Johnson K. Duncan
|Johnson Kelly Duncan|
March 19, 1827|
Chanceford Township, Pennsylvania
|Died||December 18, 1862
|Buried at||Franklin, Tennessee|
|Allegiance|| United States of America
Confederate States of America
|Service/branch|| United States Army
Confederate States Army
|Years of service||1845–1855 (USA), 1861–62 (CSA)|
|Rank|| First Lieutenant (USA)
Brigadier General (CSA)
|Battles/wars||American Civil War|
Johnson Kelly Duncan (March 19, 1827 – December 18, 1862) was one of the few generals in the Confederate States Army (CSA) during the American Civil War who was born and raised in the North. An antebellum officer in the U.S. Army, Duncan commanded the Confederate forts defending New Orleans during the Union Navy's successful attacks that led to the fall of the South's largest city.
Early life and career
Duncan was born and raised in rural Chanceford Township in southeastern York County, Pennsylvania, which borders the broad Susquehanna River. He was appointed to the United States Military Academy on July 1, 1845, and graduated from West Point in June 1849. A good student, he ranked 5th in a class of 43 cadets. With his high academic standing, he was breveted as a second lieutenant and assigned to the Second U.S. Artillery in July of that year. Not long afterwards, on October 31, he was given the full rank of second lieutenant and reassigned to the Third Artillery. He saw his first combat action serving in the Florida hostilities against the Seminole Indians.
From 1850 until 1853, he was attached to Forts Sullivan and Preble in Maine, primarily serving on garrison duty. Promotion came relatively slowly in the antebellum army, and officers often resigned to take up civilian pursuits. Duncan Johnson was no exception. On Christmas Eve in 1853, his promotion to first lieutenant came through, but he was frustrated with army life. He was the assistant on the Northern Pacific railroad exploration until December 1854. He tendered his resignation from the U.S. Army on January 31, 1855, and entered private life in Louisiana.
Duncan became the Superintendent of Construction and Repairs in New Orleans, in charge of the branch mint, marine hospital, quarantine warehouse, and the Pas a l’Outre boarding station. Duncan, in collaboration with P.G.T. Beauregard, completed the work on the New Orleans Branch Mint in early 1859. From then until 1860, he was professionally occupied as a civil engineer, surveyor, and architect in New Orleans. In 1861, he became Chief Engineer of the Board of Public Works of the state of Louisiana.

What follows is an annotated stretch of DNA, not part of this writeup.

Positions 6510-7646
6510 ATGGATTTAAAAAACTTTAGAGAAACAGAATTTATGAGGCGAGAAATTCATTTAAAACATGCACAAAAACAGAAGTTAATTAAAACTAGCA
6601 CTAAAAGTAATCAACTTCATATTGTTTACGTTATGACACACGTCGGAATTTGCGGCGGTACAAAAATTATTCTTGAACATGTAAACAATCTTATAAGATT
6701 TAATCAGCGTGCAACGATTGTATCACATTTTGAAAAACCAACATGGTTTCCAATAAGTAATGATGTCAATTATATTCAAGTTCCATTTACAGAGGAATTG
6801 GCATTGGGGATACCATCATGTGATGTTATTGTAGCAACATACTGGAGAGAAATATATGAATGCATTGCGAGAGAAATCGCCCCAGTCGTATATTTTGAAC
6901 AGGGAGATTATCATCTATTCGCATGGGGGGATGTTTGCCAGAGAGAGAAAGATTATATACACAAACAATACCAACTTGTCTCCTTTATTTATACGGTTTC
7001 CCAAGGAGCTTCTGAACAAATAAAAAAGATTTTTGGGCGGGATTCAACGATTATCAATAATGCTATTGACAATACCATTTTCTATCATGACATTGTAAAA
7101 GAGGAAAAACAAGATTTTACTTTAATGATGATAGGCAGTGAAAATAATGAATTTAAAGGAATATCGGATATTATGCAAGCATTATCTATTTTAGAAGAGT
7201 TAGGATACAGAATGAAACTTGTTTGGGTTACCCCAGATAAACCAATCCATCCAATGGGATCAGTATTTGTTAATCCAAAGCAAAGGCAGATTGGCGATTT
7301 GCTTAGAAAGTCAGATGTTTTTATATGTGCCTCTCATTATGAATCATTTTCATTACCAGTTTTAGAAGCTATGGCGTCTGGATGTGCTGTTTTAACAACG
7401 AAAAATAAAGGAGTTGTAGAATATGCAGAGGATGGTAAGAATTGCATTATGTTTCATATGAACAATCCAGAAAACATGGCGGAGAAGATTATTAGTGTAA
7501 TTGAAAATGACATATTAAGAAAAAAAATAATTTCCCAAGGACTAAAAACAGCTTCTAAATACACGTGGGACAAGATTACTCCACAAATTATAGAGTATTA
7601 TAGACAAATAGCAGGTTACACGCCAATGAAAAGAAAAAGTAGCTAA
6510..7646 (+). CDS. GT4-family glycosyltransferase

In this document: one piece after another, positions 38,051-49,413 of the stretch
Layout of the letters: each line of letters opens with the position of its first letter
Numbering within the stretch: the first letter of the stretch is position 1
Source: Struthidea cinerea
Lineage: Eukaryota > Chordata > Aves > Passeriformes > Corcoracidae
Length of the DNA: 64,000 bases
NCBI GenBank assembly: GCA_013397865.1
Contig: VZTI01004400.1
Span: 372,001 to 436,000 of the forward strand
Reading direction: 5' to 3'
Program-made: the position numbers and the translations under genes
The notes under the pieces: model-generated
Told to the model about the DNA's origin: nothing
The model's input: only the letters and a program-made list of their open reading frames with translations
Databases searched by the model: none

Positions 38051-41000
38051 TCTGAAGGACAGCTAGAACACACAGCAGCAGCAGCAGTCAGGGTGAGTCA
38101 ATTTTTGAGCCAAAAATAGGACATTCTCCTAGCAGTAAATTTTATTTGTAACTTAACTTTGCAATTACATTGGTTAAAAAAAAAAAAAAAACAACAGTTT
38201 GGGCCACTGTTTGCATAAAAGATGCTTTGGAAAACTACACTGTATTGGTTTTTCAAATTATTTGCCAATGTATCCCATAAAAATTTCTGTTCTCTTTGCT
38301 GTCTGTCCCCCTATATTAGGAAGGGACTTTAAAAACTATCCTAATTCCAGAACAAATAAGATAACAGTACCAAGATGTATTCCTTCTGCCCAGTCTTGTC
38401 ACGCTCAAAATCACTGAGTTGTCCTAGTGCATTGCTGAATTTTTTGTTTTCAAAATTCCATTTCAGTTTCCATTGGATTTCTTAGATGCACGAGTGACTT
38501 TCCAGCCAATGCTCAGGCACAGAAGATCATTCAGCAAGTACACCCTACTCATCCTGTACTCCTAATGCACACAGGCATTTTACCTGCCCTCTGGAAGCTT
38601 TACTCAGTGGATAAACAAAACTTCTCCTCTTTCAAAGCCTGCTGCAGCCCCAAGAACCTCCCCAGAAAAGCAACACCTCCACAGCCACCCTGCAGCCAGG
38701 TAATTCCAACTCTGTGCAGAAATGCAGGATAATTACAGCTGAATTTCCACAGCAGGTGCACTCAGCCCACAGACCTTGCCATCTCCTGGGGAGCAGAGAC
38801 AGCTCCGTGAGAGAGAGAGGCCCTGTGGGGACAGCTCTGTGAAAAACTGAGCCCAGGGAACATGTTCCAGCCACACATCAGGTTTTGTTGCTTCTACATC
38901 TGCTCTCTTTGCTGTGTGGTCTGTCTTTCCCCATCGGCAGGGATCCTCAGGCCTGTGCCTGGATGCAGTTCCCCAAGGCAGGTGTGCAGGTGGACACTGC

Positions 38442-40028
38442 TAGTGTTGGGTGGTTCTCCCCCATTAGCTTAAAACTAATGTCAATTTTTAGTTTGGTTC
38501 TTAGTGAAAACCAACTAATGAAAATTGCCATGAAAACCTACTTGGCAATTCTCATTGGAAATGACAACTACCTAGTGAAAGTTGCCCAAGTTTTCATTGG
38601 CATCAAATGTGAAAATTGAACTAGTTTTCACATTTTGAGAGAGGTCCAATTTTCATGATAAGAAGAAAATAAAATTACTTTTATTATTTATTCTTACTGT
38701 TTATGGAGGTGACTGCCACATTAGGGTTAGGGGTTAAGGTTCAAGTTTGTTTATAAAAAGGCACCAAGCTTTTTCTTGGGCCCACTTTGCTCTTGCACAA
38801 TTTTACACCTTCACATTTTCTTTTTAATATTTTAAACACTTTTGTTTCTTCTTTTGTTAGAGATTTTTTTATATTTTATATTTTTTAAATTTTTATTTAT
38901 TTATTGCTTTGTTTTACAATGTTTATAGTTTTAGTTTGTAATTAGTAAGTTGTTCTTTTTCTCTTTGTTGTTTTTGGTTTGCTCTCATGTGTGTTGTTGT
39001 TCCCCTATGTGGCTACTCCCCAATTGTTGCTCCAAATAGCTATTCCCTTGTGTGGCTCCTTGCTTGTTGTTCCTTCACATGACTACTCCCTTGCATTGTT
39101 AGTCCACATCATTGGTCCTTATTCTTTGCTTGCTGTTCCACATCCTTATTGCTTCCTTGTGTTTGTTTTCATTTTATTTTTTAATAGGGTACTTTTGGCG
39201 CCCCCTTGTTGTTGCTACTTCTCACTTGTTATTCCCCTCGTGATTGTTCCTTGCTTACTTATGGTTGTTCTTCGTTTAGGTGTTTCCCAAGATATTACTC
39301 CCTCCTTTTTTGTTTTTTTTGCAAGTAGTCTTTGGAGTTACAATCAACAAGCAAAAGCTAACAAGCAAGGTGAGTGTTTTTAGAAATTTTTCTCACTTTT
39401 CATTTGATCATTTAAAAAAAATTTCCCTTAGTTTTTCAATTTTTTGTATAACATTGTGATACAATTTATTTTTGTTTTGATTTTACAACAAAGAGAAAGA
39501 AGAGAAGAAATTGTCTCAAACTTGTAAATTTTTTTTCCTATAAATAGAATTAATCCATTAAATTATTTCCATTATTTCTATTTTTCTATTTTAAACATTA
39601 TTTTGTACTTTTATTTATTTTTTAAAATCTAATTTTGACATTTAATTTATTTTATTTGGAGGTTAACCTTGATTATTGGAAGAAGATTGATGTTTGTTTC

When the Southern states began seceding from the Union, Duncan reentered military service for the Confederate States of America. He enlisted in the CSA forces as a colonel of the 1st Louisiana Regular Artillery Regiment and rose in rank and status rather quickly. Promoted to brigadier general of Louisiana troops on January 7, 1862, he was assigned to command the defenses of New Orleans and the Lower Mississippi. He quickly became widely known as one of the finest artillerists in that region. He commanded Forts Jackson and St. Philip at the time of their capture by Flag Officer David Farragut on April 25, 1862. He was taken prisoner. After being exchanged, Duncan was assigned to the staff of General Braxton Bragg, becoming Chief of Staff.
Johnson K. Duncan contracted a malarial fever and died far from his native York County at Knoxville, Tennessee on December 18, 1862, at the age of 36. He was buried in the McGavock Confederate Cemetery on the Carnton Plantation in Franklin, Tennessee.
- Eicher, John H., and David J. Eicher, Civil War High Commands. Stanford: Stanford University Press, 2001. ISBN 978-0-8047-3641-1.
- Sifakis, Stewart. Who Was Who in the Civil War. New York: Facts On File, 1988. ISBN 978-0-8160-1055-4.
- Strong, Michael J., Keystone Confederate: The Life and Times of General Johnson Kelly Duncan, CSA. York, Pennsylvania: The Historical Society of York County, 1994. ASIN B0006PAUPY.
- Warner, Ezra J. Generals in Gray: Lives of the Confederate Commanders. Baton Rouge: Louisiana State University Press, 1959. ISBN 978-0-8071-0823-9.